Scanxiety and the Human Pin Cushion

29 Oct

Last week Susie had her regularly scheduled cancer follow-up, which happens every four months. Let’s start with the most important detail, which is her scan results show her brain cancer is stable. Stable means no progression of disease, i.e. her cancer is not growing. While a miracle of no disease and regeneration of missing brain is what many fantasize about, we interpret stable scans as good news.

But my intent is not to purely write about Susie’s cancer follow-up appointment. I was thinking more about the overarching experience. I’ve heard many friends talk about “scanxiety”, i.e. anxious feelings a week or so before cancer MRI and doctor appointments. When I look back on my journal notes, I think we experienced these feelings more at the early stage of Susie’s treatment and when follow-ups were every two to three months. I’m not saying we don’t experience heightened stress today, but the intensity seems less.

When Susie experienced adverse events in the past, the fear and concern were obviously higher. On days when her MRI was scheduled ahead of her doctor appointment, I would request a copy of the MRIs. This way I could compare them with past scans and be prepared with any questions with her neuro-oncologist. So my focus was on what I could do/ control rather than the actual scan result. Susie liked this approach too.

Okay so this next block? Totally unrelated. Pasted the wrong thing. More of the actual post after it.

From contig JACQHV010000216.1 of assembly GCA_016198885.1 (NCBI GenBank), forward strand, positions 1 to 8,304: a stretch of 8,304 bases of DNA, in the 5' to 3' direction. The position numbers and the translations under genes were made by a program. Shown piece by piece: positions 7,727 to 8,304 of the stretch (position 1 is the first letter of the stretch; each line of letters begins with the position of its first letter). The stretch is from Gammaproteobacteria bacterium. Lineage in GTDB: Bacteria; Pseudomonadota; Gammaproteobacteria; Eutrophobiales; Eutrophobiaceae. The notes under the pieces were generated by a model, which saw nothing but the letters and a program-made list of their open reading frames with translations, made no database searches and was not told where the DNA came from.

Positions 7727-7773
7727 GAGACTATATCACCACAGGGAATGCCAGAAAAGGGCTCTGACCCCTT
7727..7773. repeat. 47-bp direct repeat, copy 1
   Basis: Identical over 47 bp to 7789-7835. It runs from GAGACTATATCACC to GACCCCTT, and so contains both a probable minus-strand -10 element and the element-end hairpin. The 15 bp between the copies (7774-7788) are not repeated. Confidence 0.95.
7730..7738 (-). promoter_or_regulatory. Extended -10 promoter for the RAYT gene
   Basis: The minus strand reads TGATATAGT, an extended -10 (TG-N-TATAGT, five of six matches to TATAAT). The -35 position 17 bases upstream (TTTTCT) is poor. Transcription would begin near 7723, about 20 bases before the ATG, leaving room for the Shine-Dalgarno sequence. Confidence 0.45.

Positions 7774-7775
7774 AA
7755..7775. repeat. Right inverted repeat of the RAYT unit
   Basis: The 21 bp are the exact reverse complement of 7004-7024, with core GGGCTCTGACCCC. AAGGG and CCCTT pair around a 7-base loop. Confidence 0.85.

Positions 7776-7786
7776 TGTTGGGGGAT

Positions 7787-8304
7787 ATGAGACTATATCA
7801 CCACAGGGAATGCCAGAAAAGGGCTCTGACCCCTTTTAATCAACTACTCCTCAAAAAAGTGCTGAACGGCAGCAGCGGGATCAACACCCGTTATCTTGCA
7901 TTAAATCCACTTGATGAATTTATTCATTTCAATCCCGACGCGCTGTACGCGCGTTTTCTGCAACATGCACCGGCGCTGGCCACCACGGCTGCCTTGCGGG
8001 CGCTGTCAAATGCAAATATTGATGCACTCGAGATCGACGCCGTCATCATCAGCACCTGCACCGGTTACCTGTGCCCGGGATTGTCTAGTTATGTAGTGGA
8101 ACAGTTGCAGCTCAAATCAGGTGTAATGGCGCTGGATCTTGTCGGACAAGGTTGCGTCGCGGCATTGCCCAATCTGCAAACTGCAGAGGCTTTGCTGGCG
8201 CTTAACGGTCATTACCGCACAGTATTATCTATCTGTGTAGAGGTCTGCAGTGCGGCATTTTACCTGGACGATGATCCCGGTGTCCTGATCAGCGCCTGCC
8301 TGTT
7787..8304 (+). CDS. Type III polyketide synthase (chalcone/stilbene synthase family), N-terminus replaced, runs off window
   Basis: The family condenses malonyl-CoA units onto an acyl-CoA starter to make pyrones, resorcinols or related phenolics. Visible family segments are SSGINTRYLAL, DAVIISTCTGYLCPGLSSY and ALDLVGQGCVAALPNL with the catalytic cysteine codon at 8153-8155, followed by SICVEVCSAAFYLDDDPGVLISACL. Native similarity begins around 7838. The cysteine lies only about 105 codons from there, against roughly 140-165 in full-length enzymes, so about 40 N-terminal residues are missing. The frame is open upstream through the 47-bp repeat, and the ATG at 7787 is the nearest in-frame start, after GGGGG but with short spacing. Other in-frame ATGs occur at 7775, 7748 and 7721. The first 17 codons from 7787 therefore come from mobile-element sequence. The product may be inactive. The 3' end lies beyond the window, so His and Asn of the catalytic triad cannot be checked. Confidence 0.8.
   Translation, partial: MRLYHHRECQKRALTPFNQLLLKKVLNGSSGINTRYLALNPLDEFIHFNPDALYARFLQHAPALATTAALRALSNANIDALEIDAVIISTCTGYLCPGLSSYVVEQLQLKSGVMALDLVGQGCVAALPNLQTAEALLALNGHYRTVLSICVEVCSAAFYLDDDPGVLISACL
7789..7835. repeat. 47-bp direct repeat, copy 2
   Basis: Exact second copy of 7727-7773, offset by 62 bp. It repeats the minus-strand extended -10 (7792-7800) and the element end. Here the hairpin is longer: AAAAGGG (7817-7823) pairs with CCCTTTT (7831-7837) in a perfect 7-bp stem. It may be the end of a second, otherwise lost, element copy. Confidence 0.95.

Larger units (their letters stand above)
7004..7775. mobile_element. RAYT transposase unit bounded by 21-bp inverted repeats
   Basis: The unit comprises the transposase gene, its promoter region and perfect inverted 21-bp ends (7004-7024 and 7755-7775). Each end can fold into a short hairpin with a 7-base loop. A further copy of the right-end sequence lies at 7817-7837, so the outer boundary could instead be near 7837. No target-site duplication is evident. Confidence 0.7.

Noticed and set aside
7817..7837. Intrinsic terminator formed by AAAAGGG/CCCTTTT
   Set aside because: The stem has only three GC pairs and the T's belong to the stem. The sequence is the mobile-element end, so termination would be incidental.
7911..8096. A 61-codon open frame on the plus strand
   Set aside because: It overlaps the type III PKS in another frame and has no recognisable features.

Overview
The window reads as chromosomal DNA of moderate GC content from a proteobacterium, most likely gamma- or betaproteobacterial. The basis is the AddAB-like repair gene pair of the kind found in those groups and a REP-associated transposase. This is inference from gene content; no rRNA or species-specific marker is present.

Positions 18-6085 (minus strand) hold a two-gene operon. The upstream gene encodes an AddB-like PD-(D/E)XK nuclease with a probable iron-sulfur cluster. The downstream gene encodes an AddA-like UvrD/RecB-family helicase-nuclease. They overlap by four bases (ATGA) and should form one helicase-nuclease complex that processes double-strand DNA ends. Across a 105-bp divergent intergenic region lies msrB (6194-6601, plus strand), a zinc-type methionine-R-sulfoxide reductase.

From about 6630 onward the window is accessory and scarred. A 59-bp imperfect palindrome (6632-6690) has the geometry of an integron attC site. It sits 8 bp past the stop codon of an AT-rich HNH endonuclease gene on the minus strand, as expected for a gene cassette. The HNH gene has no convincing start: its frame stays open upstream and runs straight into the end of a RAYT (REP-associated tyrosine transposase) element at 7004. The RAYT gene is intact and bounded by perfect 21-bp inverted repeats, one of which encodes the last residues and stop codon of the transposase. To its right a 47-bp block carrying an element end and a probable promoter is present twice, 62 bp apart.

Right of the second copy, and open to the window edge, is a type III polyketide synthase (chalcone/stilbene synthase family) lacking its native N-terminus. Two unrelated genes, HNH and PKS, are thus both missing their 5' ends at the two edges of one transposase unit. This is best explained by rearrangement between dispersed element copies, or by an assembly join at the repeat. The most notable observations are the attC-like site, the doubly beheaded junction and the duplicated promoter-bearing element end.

Beyond the scans, the other dimension of the MRI/ doctor appointment that added stress related to getting an IV for the MRI gadolinium contrast media injection. People who had lots of IVs in their life, especially associated with chemotherapy, probably can sympathize with Susie. Susie’s veins just don’t cooperate. They may look good, but getting an IV is an art with a lot of luck. They move and burst. After discussing these experiences with nurses, we’ve come up with a few activities to do before each session:

  • Drink two bottles of water thirty minutes before
  • Go for a 15 minute walk before the appointment
  • While walking, pump your arms
  • Set expectations regarding tricky veins
  • Recommend smaller-gauge butterfly needle
  • If can’t establish IV at elbow crease, recommend back of hand or no tourniquet
  • Suggest an infrared vein finder

Last week, Susie decided she wanted to sleep-in before her MRI. Thusly she skipped the first few bullets and became a human pin cushion. She still has bruises on the back of her hands and elbow creases, i.e. “the best laid plans of mice and men often go awry“.

Guy Lipof

Accomplished Engineering Executive with deep consulting and sales expertise in healthcare and life sciences, particularly in oncology, driving business strategy, delivering innovative solutions, and improving patient outcomes. Care partner and advocate for raising awareness about and investment towards Brain Cancer Research, such as Glioblastoma Multiforme and IDH mutant gliomas.